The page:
The Mainland Regional and Egg Harbor Township high school football teams will end their Thanksgiving rivalry Thursday.

The schools are making the right decision.

It might be hard for traditionalists to understand, but high school football has shifted its focus away from these holiday rivalries to the playoffs.

“This is something that has been on the horizon for a few years,” Mainland athletic director Mike Gatley said.

These holiday rivalries simply aren’t what they used to be.

The crowds aren’t as big as people make them out to be. Some players even miss the game because they’re traveling with family during the holiday.

But traditions still die hard.

“I love the tradition,” EHT athletic director Mike Pellegrino said. “I love the Thanksgiving game. I have a great time there. I understand it all. This is in no way an attack on those traditions. It’s really trying to look out for my program, coaches and players and putting the best foot forward for them.”

Mainland and EHT first played on Thanksgiving in 1983. Back then, the playoffs, which started in 1974, were relatively new. Only four teams made the field in each enrollment group. Schools wanted to play on Thanksgiving.

But the state football landscape has changed drastically in the past decade. With its Regional Championship games, which started last year, the state is one weekend of games away from crowning a true state champion in the public-school enrollment groups.

A proposal is expected in the next month or so to add the final step.

As harsh as it sounds, Thanksgiving games are going away.

The regular season ends the first week in November.

By not playing on Thanksgiving, teams that don’t make the playoffs or lose in the first round can give their athletes time to recover from the bumps and bruises of the football season before winter sports begin.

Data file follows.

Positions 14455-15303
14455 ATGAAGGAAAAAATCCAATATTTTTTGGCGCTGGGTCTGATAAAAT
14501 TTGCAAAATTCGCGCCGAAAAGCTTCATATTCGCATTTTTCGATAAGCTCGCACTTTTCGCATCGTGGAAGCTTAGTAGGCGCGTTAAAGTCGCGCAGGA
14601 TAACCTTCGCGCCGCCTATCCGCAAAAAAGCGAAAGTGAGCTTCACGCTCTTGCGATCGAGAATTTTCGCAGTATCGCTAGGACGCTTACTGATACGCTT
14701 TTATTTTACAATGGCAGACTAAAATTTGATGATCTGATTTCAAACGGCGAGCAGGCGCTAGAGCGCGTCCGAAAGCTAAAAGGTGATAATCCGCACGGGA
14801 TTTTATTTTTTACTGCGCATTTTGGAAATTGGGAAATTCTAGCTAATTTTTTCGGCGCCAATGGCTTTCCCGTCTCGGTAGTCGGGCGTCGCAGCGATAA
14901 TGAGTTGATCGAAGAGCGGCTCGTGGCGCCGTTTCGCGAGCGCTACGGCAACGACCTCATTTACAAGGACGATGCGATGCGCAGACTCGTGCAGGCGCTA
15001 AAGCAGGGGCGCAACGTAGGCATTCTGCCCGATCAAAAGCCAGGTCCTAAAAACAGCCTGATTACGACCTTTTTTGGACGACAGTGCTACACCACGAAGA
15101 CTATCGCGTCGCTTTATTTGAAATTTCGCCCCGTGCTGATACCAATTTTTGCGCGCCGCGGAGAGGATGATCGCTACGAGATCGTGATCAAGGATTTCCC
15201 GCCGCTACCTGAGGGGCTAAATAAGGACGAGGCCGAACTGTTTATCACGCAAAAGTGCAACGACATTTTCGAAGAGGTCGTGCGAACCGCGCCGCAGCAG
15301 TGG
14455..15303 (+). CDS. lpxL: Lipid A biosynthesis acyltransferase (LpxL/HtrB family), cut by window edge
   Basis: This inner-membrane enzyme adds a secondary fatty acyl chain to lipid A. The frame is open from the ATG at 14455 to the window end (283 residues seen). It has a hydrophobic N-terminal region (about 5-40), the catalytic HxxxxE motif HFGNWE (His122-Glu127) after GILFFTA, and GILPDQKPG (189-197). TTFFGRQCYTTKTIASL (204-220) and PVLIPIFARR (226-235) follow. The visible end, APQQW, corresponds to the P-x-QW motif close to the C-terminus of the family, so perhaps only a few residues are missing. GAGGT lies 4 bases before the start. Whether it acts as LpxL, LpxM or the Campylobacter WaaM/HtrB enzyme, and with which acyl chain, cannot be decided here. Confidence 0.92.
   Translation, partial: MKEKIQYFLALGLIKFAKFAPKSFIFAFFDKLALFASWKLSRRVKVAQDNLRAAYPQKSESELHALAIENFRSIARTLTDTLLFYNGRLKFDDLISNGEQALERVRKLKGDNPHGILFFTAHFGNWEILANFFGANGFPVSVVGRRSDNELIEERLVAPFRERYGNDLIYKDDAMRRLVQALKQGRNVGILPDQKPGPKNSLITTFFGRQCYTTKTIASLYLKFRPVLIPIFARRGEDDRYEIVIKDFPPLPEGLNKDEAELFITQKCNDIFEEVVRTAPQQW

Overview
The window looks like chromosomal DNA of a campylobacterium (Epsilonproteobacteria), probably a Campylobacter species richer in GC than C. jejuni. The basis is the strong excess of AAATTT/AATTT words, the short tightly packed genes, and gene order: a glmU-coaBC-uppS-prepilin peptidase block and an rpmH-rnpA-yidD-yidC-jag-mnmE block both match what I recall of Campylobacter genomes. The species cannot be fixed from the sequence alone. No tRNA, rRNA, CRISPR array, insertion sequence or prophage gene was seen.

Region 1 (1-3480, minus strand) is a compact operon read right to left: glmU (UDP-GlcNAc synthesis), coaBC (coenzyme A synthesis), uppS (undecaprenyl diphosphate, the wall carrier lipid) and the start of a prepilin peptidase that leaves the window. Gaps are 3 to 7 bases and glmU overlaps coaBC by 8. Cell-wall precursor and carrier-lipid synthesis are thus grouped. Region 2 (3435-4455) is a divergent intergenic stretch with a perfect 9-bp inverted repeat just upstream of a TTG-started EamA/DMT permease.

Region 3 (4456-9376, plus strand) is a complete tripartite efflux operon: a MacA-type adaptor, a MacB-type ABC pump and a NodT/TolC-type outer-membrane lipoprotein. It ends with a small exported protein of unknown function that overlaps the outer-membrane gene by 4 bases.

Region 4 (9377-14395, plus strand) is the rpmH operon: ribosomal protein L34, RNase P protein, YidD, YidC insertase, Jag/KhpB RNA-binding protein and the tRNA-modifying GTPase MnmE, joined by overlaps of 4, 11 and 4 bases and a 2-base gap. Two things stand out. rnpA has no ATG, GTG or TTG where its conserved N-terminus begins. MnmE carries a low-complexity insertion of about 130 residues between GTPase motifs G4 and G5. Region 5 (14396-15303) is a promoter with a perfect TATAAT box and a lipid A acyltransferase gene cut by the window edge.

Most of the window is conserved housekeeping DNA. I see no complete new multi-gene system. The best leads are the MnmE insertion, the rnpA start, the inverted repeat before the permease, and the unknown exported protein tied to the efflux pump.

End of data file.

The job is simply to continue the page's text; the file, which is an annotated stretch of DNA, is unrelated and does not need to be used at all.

Teams that do advance in the playoffs don’t want to deal with playing a regular season game in the middle of the postseason.

Atlantic City will have been off for 27 days before it plays Holy Spirit on Thursday. Oakcrest was off for 20 days before it played Absegami on Wednesday night.

“In general, if we won in a playoff game or we lost in a playoff game,” Gatley said. “That should be it.”

It also benefits teams’ playoff chances to play earlier in the season.

The system for qualifying for the playoffs is complicated. But simply put, the more games a school plays against opponents with winning records and large enrollments, the better chance it has of making the playoffs.

Mainland and EHT will each give themselves a better chance of making the playoffs by meeting in the regular season.

“With the format for the playoffs, pushing a game to Thanksgiving is going to detract from our team,” Pellegrino said. “We want to give our teams the opportunity to compete for South Jersey titles.”

The rest of the state has gotten the message. Five years ago, the Shore Conference in Monmouth and Ocean counties had 17 Thanksgiving games scheduled. This year, it’s five.

Carteret vs. Perth Amboy, which began in 1927 and was Middlesex County’s oldest rivalry, was moved from Thanksgiving to the season opener this year.

Mainland and EHT plan to continue their rivalry. They plan to still play for the Kiwanis Trophy that is at stake Thursday. They plan to keep the traditions that surround the game, such as the annual luncheon both teams attend.

“People are worried we’re going to stop doing those things,” Pellegrino said. “We want to keep our bonfire. We want to keep our powder-puff game. I think people are concerned we’re going to lose those traditions.”

They’re not.

All Mainland and EHT are going to do is change the date of the game. And for high school football in 2019 and the how the sport will be structured going forward, it’s the right choice for the current players and coaches.

Mike McGarry’s Must Win traditionally runs on Fridays.

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